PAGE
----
Use Agile Content Development to Produce Quizzes Your Audience Will Love

Agile content development is an iterative process of storytelling

Unlike traditional waterfall strategies, agile content development relies on a feedback loop that monitors real-time audience behaviors and interactions. By releasing content iteratively, and tweaking that content based on audience feedback and analytics, publishers can deliver the right content, to the right audience, at the right time.

Agile publishing delivers content-market-fit

Content-market-fit is an extension of the startup philosophy of product-market-fit, the point at which a product effectively solves a problem such that customers are willing to pay for that problem to be solved. 

Legendary investor Marc Andreessen asserts that market is the most important factor in an organization’s success or failure: “In a great market — a market with lots of real potential customers — the market pulls product out of the startup.” 

In other words, consumer demand determines the product that should be built. Content is the product of publishers and Andreessen's logic still applies: the market pulls the content out of the publication. 

Today’s leading digital publishers leverage lean principles to guide content development. At NewsUp, we deploy a strategy called agile content development to determine what content our audience - and our clients’ audiences - demand.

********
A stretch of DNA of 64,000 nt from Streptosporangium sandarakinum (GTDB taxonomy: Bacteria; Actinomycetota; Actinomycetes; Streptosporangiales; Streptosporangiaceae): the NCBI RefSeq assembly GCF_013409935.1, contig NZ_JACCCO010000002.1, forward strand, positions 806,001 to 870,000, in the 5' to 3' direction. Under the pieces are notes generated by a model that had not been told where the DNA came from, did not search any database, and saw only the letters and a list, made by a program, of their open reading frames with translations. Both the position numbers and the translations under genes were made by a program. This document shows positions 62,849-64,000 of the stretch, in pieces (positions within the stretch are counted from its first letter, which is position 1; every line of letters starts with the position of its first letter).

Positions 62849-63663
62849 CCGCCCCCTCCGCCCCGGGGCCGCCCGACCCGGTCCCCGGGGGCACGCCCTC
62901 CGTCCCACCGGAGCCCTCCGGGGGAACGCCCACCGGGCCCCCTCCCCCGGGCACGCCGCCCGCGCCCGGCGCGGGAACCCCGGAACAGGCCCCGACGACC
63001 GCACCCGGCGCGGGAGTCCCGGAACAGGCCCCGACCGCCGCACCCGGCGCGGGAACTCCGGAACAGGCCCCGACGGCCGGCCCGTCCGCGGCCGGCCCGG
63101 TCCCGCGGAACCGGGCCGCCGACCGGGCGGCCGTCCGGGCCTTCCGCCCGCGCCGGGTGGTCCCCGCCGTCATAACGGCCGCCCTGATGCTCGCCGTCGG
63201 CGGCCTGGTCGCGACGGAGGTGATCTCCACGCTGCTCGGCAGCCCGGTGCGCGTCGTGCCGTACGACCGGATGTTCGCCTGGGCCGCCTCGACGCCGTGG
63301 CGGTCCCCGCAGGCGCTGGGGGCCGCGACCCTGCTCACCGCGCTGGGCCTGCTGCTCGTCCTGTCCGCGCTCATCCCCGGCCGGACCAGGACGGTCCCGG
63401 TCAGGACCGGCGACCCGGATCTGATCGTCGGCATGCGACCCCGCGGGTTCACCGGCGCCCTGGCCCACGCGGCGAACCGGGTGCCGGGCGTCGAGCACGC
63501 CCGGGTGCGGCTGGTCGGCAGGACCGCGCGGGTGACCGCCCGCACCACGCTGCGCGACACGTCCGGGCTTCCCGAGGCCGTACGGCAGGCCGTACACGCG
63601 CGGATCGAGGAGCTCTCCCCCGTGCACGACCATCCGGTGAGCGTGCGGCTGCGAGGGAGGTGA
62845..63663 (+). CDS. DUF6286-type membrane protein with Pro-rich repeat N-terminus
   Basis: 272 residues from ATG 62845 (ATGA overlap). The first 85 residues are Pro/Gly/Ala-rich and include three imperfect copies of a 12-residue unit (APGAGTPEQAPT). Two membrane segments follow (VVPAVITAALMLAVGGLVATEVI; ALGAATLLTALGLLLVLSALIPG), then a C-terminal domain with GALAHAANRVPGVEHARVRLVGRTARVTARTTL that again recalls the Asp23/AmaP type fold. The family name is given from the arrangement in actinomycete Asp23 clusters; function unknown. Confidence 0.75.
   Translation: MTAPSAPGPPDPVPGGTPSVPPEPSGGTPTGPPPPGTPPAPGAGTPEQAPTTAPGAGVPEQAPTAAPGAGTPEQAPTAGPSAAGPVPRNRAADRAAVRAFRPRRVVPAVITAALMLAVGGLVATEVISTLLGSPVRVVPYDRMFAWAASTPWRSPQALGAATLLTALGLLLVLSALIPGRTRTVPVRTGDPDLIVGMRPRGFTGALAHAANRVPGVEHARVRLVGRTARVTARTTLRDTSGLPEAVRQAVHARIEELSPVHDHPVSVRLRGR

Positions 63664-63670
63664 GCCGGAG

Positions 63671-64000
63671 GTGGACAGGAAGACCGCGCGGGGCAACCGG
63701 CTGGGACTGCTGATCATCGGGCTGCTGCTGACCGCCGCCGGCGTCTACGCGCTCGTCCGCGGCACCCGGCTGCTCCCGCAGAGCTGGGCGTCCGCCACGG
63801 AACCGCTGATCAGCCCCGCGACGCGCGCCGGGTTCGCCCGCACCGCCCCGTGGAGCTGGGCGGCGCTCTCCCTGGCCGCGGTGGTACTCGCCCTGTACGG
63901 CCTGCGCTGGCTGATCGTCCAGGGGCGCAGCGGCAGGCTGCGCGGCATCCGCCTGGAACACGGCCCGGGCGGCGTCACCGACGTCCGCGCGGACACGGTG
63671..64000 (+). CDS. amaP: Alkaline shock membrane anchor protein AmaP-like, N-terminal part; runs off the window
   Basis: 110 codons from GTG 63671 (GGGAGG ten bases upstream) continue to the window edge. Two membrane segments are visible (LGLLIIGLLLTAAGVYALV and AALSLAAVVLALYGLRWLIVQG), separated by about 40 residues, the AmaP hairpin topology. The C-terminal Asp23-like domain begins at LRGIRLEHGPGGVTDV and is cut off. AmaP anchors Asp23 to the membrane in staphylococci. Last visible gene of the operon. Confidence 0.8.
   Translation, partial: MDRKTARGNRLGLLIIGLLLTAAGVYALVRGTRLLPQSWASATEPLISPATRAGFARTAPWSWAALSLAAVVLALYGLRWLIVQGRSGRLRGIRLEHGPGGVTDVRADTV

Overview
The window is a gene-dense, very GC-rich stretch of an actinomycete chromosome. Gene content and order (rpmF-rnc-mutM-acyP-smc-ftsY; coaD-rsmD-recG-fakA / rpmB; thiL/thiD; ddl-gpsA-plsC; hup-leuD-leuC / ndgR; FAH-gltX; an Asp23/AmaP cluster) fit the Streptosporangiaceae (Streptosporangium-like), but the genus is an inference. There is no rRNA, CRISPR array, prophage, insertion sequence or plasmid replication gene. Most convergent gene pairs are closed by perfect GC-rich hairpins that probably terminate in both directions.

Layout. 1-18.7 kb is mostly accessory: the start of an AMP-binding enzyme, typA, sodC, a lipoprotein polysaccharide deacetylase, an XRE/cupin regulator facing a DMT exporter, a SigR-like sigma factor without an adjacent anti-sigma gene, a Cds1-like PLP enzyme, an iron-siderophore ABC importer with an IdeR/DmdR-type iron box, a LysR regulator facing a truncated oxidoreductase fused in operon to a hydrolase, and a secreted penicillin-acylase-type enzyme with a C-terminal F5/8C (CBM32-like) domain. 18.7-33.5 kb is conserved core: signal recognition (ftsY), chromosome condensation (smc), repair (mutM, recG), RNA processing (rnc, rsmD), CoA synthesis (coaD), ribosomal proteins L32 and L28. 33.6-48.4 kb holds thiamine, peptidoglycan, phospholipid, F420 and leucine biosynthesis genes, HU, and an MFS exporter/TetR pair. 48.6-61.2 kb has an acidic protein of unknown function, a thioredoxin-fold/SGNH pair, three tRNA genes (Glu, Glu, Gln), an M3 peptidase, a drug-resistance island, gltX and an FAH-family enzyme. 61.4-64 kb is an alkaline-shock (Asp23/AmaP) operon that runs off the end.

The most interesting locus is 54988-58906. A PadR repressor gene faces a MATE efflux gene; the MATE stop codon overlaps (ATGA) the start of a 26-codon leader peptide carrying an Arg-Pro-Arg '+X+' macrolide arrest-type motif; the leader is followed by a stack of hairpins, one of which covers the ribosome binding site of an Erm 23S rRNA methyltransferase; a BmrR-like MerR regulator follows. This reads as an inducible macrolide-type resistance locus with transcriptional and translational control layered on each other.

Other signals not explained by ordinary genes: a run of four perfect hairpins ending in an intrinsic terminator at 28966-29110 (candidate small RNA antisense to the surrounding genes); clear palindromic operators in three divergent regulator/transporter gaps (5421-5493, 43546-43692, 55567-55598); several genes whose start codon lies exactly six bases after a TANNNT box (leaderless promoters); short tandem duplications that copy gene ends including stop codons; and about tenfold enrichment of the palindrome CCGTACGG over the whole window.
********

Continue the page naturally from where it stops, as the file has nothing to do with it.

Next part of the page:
There’s no “silver bullet” to guarantee your content team releases the perfect story for your ideal audience at the exact moment in time that audience is ready to consume that content - but agile content development can get you pretty close.

Agile content development creates a transactional content strategy 

Readers want to get something done: to learn something new, to be entertained, or to seek guidance in their purchasing decisions.

Publishers that consistently solve audience problems with outstanding content win the loyalty of an active and engaged readership. So maintain the transactional approach to content creation: give the people what they need and only what they need.

Agile content development is useful because it generates feedback from your actual audience and helps you focus on the content that is most valuable to them. In short, agile content development allows publishers to nail their audience personas. Understanding your reader’s mental state is the key to developing truly valuable content.

Audience personas are at the heart of agile content development 

Personas are simple descriptions of the reader’s identity, goals, and desired benefits, told from the perspective of the person who will consume the content. The formula breaks down like this: “As a [identity], I want to [goal], so that [benefit]. 

A political magazine might have the following audience persona: “As a voter, I want information about a candidate’s policies, so that I can go to the polls informed.” 

NewsUp recently worked with the National Aquarium on their 48 Days of Blue campaign. The campaign, which challenged the Aquarium’s audience to adopt some eco-friendly behaviors, had the following audience persona: